- Fleur de sel: more expensive option you may find at the store. It is hand-harvested along the French coastline and many think it has a more delicate flavor and texture. Because of its price, it is often used as a "finishing salt," especially in some restaurants.
Which salt is the best nutritionally?
Here's the deal. All salts are primarily sodium chloride (remember, NaCl from chemistry class?). For the varieties that are less processed (like kosher and sea salts), there is a higher mineral content. These minerals may provide noticeable differences in flavor and color; however, because the mineral content is so small overall, the differences aren't likely to provide significant health benefits.
In order to get health benefits from these minerals, you would have to consume a high quantity of salt which then creates adverse health effects like excessive sodium -- not a good trade-off! Instead of relying on salt for beneficial minerals, you should focus on getting those and other nutrients from the rest of your diet by eating a wide variety of REAL food, especially fruits and vegetables.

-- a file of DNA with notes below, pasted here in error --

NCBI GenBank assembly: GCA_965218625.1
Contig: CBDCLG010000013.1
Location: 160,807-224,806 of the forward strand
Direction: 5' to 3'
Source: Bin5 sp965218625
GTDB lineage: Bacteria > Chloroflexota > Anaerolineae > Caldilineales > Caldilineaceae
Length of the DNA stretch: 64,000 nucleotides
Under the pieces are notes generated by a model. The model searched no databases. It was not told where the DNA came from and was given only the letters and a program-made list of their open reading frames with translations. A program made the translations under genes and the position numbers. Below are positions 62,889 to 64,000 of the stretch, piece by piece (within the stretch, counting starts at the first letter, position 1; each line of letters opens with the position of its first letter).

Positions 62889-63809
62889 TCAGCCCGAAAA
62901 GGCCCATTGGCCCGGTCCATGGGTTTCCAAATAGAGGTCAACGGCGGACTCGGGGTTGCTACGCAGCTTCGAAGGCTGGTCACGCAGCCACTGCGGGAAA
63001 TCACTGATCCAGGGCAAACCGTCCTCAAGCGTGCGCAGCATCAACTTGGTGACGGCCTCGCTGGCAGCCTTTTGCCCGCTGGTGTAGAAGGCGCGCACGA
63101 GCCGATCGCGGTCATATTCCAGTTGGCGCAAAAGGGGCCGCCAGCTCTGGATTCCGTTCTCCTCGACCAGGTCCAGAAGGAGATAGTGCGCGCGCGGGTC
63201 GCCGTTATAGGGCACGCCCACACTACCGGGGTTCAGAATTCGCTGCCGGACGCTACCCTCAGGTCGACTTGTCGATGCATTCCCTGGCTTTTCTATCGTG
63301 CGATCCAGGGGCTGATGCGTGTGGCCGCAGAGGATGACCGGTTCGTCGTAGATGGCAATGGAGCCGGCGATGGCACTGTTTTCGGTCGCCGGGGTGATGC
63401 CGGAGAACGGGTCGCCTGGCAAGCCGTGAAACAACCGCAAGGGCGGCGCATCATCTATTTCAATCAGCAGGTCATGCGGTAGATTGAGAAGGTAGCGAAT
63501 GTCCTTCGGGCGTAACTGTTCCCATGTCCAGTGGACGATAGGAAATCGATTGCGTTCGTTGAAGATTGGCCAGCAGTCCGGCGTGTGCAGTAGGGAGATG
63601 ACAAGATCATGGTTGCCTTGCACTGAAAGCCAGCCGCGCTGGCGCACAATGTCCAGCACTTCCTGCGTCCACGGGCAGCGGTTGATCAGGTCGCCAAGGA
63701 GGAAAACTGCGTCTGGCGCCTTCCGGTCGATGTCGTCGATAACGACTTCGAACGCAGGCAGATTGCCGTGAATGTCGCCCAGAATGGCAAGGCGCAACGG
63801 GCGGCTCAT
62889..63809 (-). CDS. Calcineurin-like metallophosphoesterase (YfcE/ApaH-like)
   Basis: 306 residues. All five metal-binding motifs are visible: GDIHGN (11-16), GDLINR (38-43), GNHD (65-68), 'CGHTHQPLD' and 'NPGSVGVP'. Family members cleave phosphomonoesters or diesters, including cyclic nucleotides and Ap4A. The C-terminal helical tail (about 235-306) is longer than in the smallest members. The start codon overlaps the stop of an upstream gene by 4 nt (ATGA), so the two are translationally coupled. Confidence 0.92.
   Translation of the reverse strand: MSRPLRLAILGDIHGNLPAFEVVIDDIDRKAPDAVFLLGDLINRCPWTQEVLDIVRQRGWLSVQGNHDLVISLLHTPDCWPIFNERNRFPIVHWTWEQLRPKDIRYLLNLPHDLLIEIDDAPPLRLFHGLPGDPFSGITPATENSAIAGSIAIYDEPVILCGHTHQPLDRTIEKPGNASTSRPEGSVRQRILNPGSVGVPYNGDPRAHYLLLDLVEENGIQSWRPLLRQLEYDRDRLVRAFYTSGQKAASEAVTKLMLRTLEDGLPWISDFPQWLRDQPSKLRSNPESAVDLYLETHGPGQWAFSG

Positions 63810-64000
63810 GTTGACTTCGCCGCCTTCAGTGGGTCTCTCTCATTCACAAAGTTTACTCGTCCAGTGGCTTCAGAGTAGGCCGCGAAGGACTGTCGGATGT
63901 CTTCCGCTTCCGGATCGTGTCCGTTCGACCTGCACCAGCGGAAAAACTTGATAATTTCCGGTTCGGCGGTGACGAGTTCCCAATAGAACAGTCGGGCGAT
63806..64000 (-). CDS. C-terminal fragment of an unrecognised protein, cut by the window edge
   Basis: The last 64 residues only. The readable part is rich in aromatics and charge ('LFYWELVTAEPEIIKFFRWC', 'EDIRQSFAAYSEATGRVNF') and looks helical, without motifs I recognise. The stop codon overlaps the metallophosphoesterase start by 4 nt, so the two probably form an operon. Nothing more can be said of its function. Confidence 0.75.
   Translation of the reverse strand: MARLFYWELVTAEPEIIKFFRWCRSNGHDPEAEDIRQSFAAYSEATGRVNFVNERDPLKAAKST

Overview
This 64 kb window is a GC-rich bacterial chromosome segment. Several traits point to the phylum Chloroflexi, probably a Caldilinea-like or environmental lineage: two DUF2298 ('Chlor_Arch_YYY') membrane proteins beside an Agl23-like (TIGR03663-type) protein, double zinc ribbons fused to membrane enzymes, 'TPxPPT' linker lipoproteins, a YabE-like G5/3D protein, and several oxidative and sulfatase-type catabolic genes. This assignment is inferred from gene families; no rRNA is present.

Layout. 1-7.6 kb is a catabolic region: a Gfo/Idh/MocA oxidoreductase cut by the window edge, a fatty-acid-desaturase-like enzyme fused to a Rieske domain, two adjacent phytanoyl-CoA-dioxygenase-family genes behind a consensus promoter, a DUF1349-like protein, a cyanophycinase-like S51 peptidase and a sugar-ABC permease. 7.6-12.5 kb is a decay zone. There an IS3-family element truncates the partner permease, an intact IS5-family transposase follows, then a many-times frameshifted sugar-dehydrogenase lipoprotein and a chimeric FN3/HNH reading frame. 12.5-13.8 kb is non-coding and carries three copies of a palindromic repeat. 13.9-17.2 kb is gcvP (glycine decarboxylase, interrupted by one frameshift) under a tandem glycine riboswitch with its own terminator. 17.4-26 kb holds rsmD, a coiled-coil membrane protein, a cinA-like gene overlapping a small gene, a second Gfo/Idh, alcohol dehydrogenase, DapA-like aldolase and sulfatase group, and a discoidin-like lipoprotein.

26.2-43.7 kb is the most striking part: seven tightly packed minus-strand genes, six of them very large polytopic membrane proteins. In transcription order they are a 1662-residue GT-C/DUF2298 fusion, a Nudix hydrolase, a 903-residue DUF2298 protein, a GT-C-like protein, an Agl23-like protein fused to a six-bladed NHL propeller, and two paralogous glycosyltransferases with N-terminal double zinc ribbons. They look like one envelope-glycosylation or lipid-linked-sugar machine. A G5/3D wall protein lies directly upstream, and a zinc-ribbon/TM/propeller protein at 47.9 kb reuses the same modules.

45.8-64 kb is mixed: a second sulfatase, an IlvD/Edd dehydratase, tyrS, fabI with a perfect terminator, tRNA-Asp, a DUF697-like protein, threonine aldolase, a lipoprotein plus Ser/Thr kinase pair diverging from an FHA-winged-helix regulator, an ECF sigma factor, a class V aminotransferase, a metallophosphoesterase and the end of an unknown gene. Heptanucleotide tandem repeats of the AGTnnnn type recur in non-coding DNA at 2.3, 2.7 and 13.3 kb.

Here's the REAL deal:
- Try to increase your intake of natural iodine sources or choose iodized salt. If you are unable to eat seafood twice weekly, and at least 3 vegetables daily, then you do risk running low on on iodine, and therefore may benefit from iodized salt.
- If your diet does NOT lack iodine, use the salt you enjoy the most. Experiment with different textures and varieties to find your favorites.
- Use salts without additives whenever possible. Look for one ingredient: salt.
- Always use salt in moderation. Our bodies need the sodium that salt provides, but too much sodium can have negative health effects. Read our coaching tip on the effects of too much sodium and don't forget that increasing your potassium intake can be just as important!
Salt provides wonderful flavor for our meals. It is also good for us...up to a point. Don't be intimidated by all of the options. Eat a wide variety of REAL food, and there's no reason to obsess -- simply enjoy the salt you like best!